Ashes: A witness of evangelization
By Shayne Duvall
Turn away from sin, and be faithful to the Gospel. These words are proclaimed by a priest or minister on Ash Wednesday as they trace the sign of the cross on our foreheads with ashes.
This simple command is twofold. To turn away from sin calls us to conversion. Being faithful to the Gospel calls us, in part, to evangelization.
Conversion may be different for each individual. For some it may be obvious — such as St. Paul’s experience in the Book of Acts (Acts 9:1-19). We are “knocked off our horses” and we hear the voice of God. For others, conversion could happen in the silence of our hearts and feel like a breath of wind brushing across our faces.
The Catechism of the Catholic Church, paragraph 1435, says, “Conversion is accomplished in daily lives by gestures of reconciliation, concern for the poor, the exercise and defense of justice and right, by the admission of faults to one’s brethren, fraternal correction, revision of life, examination of conscience, spiritual direction, acceptance of suffering, endurance of persecution for the sake of righteousness. Taking up one’s cross each day and following Jesus is the surest way of penance.”
Evangelizing — spreading the Gospel message — naturally flows from conversion. When we receive good news or when something exciting happens to us, we want to let people know about it. The same is true when we proclaim the message of Christ.
We evangelize in the way that we act and speak, the way we teach and listen, the way we serve others and when we portray our joy for the church. They allow us to experience the love and mercy God has for us.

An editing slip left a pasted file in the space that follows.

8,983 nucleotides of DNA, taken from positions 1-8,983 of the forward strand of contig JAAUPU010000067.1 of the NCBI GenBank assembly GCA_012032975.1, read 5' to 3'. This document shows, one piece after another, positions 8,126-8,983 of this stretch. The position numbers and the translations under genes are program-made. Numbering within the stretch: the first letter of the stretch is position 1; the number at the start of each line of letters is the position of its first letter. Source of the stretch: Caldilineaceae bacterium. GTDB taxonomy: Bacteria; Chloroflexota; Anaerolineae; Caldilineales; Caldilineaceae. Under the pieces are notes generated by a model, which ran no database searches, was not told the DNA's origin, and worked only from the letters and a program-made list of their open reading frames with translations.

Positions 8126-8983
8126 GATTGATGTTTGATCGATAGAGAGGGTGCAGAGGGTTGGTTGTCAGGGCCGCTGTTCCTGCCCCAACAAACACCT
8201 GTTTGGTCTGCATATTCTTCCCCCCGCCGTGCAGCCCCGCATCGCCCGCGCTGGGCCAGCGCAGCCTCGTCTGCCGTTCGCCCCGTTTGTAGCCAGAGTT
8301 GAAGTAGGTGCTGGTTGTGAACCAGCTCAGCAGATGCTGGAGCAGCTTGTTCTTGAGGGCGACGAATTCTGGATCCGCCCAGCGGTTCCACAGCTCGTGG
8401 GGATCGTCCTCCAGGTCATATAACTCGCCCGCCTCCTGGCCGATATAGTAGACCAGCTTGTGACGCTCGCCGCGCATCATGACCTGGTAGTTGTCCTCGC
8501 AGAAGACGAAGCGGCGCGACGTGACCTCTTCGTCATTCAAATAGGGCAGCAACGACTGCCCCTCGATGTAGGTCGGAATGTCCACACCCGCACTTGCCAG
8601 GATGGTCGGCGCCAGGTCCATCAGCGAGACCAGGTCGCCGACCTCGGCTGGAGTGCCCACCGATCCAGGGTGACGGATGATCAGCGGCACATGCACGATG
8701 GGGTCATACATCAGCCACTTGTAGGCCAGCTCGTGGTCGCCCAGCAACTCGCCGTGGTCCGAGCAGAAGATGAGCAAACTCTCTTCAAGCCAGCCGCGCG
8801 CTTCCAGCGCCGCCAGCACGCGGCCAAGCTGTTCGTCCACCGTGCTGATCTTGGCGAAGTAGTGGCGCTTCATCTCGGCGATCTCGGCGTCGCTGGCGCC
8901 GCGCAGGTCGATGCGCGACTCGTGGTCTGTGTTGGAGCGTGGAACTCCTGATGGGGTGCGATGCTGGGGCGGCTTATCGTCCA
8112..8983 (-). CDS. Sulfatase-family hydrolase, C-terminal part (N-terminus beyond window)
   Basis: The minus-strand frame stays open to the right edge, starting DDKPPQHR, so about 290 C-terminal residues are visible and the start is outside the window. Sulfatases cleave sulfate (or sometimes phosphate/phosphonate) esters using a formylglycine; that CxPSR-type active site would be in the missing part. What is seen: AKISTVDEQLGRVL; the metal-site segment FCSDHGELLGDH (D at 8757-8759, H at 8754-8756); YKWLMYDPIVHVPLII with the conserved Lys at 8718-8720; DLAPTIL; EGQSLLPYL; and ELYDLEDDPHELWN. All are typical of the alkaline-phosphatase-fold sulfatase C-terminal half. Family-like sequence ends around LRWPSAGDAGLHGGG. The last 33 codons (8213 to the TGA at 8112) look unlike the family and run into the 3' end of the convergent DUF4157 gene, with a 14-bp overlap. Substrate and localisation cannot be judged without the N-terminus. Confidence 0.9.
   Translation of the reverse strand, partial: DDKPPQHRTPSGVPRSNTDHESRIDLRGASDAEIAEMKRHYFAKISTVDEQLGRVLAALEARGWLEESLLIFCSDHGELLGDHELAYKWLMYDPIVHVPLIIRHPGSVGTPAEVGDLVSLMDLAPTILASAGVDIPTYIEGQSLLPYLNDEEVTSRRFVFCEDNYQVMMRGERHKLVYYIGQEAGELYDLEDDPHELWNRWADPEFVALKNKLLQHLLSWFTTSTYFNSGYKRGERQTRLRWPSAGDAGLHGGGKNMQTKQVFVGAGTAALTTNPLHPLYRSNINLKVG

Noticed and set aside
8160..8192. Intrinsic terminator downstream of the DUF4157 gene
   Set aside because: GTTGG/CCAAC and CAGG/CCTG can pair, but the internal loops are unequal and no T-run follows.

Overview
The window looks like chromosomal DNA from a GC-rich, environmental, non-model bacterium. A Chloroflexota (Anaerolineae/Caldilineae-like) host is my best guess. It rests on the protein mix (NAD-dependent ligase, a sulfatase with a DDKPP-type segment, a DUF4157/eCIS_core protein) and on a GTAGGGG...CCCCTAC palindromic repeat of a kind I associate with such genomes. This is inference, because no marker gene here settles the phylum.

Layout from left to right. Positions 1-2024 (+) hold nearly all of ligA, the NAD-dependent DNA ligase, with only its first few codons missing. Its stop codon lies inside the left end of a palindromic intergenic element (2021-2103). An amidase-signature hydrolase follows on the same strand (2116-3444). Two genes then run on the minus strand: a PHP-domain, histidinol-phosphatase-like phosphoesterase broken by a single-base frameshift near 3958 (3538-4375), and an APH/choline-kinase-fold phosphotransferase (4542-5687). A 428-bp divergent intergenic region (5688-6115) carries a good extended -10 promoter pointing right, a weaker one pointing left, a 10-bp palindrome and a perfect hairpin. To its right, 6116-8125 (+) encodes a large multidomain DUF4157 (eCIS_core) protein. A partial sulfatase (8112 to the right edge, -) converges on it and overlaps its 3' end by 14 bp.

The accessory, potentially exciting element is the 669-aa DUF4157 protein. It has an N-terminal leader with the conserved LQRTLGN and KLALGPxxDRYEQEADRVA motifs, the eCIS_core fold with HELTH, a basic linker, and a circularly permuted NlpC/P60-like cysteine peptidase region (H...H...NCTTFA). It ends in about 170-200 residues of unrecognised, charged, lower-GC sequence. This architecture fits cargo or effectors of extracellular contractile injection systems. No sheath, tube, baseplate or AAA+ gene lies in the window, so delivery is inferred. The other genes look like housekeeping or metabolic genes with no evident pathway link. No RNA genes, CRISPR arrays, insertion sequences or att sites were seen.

In October, Pope Benedict XVI is convening a synod of bishops to discuss the New Evangelization. The synod will focus on how we can bring the Good News to our own Catholic brothers and sisters in new and exciting ways and how we can renew the evangelizing spirit among us.
Now is the time for Catholics to recommit themselves to the baptismal call. We will be challenged to evangelize our own Catholic family members, friends and strangers so they can experience a conversion of heart. What better time to begin this mission than during the season of Lent?
Ash Wednesday is a time to focus on what conversion and evangelization mean in our lives. The ashes we receive are a physical and visible sign — a reminder — of what the church is calling us to do. What happens the next day when those ashes have been wiped clean? Is it fair to be witnesses and followers of Christ only when the ashes are fresh and visible on our foreheads for others to see?
For 40 days we will have time to prepare our hearts and minds and to enter into the desert of our souls. We will focus more on prayer, fasting and almsgiving.
Throughout the archdiocese, we will have more opportunities for the Sacrament of Reconciliation, and there will be an increase in parish missions and retreats.
We will meditate on the Stations of the Cross, our rosary beads will show more wear, and we will have more opportunities to kneel before the Blessed Sacrament in Adoration.
We will join friends and family at the local fish fries, remembering how important community is for the life of our church.
As an inspiration, consider the second reading for Ash Wednesday, which comes from St. Paul’s Second Letter to the Corinthians: “Brothers and sisters: We are ambassadors for Christ, as if God were appealing through us. We implore you on behalf of Christ, be reconciled to God.”
An ambassador for Christ is an evangelizer for the church, and being reconciled to God is one step toward conversion. Our ashes may only last for a day or so, but the mark they leave on our hearts will never vanish, so turn away from sin and be faithful to the Gospel.
Shayne Duvall is coordinator of evangelization for the Archdiocese of Louisville.
(The Record 2.16.12)